Since then, the plot has thickened. A follow up article in the Cancer Letter(1) noted that the New England Journal of Medicine article which failed to disclose the authors' patents and licensing agreement also was a vehicle for continuing medical education (CME). Ethics rules for US CME require full disclosure of all authors' conflicts of interest. Futhermore, the authors had given multiple CME talks. Their disclosure of these conflicts was inconsistent across these talks. Thus, on the GoozNews blog, Merrill Goozner announced that "The Center for Science in the Public Interest later this week will ask the ACCME [Accreditation Council for Continuing Medical Education] to order all the CME providers where Henschke failed to disclose to send proper disclosures to anyone who participated in those activities."
Henschke and Yankelewitz wrote a letter to JAMA in which they acknowledged they had failed to disclose "potential conflicts of interest" in a previous JAMA article and letter.(2) The letter was rather defensive, in my humble opinion, declaring that "The license agreement was between General Electric and Cornell, the institution listed on the title page. A portion of the royalties are distributed to both of us and to the other co-inventors pursuant to Cornell policy, which in turn is consistent with the Bayh-Dole Act." The letter also asserted the authors' very narrow interpretation of conflicts of interest, "we believe that none of the patent applications or the license agreement played any role in the design of the study, interpretation of the data, or drafting of the publications in JAMA and therefore did not disclose them."
A recent AP article noted that even getting to Henschke and Yankelevitz to write this much was not easy.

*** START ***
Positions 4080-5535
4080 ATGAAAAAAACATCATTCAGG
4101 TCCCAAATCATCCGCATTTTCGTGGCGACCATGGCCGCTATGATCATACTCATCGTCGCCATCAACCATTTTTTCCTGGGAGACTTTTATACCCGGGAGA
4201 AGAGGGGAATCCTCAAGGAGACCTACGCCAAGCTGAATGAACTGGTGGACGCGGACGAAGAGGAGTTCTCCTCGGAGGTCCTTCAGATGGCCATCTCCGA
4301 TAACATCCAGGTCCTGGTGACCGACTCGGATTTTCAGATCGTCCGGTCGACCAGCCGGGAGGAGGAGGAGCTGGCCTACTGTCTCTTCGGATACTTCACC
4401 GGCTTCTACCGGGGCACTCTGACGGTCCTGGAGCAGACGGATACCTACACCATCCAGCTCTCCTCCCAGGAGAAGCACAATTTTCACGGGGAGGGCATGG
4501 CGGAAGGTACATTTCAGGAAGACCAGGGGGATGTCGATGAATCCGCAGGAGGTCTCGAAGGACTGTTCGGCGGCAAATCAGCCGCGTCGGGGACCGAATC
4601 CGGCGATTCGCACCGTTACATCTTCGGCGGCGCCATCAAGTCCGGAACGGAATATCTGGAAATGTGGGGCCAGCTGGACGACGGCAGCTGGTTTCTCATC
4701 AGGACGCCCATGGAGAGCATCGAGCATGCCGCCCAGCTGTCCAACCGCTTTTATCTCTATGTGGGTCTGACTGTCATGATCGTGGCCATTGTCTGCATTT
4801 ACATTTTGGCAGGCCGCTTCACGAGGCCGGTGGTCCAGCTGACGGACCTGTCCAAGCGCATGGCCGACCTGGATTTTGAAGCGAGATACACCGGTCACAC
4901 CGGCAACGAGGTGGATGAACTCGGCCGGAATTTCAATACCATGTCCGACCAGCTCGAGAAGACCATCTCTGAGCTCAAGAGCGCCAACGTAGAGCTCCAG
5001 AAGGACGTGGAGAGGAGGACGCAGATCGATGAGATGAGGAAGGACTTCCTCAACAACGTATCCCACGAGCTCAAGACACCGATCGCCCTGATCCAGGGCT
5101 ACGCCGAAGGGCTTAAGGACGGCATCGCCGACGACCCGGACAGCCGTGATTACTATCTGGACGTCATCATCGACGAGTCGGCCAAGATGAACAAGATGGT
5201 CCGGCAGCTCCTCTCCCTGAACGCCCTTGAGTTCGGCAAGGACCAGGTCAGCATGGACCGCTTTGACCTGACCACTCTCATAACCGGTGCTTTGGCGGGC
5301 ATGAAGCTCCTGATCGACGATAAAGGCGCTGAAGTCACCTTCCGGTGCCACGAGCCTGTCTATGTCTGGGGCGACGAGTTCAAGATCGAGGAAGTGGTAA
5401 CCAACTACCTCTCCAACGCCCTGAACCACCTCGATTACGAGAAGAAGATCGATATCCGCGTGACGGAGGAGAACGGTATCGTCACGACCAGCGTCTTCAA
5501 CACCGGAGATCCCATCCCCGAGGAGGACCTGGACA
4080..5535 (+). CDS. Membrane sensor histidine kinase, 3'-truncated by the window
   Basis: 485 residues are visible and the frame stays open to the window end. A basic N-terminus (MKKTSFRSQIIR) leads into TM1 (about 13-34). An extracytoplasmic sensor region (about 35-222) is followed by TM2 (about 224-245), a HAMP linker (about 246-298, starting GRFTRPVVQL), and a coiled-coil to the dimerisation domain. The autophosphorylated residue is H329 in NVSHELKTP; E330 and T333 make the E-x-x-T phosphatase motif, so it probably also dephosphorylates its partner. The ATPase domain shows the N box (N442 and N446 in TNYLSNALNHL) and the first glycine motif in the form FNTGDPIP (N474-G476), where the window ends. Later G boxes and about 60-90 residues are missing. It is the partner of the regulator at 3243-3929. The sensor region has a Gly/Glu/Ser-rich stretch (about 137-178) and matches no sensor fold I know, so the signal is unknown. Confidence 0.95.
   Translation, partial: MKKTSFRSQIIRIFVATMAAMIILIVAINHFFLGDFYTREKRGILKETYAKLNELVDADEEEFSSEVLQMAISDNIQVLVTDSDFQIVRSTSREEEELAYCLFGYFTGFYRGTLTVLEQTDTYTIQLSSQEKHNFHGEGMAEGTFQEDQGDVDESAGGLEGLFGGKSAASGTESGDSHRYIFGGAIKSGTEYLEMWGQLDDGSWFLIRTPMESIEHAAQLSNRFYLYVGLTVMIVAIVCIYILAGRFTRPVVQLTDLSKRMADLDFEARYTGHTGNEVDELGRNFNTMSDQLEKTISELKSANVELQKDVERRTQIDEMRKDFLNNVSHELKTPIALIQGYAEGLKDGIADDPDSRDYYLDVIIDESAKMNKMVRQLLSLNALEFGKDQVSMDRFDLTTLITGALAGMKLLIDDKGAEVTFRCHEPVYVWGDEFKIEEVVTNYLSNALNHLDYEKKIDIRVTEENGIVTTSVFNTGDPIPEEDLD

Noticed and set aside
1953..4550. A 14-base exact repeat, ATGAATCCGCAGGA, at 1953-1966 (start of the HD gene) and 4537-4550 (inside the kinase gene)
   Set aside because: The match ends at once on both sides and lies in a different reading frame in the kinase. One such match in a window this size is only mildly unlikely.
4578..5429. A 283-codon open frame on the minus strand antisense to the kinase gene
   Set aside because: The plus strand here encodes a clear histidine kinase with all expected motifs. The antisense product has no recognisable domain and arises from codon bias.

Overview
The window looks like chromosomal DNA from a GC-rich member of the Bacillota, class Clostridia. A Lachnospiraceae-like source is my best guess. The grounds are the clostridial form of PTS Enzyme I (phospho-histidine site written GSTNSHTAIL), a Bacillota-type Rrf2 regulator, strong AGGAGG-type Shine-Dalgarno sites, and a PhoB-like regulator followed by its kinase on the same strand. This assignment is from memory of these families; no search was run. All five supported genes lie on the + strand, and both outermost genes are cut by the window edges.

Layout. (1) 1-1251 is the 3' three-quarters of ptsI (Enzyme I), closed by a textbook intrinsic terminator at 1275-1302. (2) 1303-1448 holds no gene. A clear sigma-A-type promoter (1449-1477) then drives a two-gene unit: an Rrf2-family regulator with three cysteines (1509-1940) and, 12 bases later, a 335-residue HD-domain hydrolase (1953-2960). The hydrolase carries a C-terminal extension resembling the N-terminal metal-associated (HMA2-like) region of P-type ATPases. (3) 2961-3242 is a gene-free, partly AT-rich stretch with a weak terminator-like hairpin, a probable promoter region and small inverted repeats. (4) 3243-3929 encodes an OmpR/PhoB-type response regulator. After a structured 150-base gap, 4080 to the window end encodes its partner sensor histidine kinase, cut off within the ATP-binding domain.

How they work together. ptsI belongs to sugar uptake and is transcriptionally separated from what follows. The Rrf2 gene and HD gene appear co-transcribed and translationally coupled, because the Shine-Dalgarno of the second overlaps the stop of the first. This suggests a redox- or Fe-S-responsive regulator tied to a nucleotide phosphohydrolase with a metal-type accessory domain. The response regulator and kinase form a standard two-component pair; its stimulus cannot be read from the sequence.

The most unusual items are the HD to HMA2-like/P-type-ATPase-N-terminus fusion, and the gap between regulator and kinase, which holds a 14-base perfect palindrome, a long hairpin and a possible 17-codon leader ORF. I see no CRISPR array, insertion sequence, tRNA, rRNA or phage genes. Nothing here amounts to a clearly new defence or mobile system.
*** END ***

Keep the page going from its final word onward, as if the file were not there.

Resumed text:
Dr. Catherine DeAngelis, editor in chief of JAMA, the Journal of the American Medical Association, said she contacted Henschke months ago after others pointed out patents not disclosed in a July 2006 study. DeAngelis said Henschke didn't believe the patents were relevant to the research and resisted disclosing them.
'We'd been working with Dr. Henschke trying to get her to write a letter of apology — which is our policy — and to take responsibility,' DeAngelis said. 'It was not easy to get her to do anything.'
But you ain't seen nothing yet.
This week, Gardiner Harris writing in the New York Times revealed that the same study which was reported in the New England Journal of Medicine article(3), was substantially funded by money from a tobacco company.
Small print at the end of the study, published in The New England Journal of Medicine, noted that it had been financed in part by a little-known charity called the Foundation for Lung Cancer: Early Detection, Prevention & Treatment. A review of tax records by The New York Times shows that the foundation was underwritten almost entirely by $3.6 million in grants from the parent company of the Liggett Group, maker of Liggett Select, Eve, Grand Prix, Quest and Pyramid cigarette brands [Vector Group Ltd].
Moreover, Henschke and Yankelevitz could hardly deny knowing about this source of their funding. They were the ones running the foundation.
Dr. Henschke was the foundation president, and her longtime collaborator, Dr. David Yankelevitz, was its secretary-treasurer.
It turns out that the leadership of Weill Medical College of Cornell University were in on this.
Dr. Antonio Gotto, dean of Weill Cornell, and Arthur J. Mahon, vice chairman of the college board of overseers, were directors.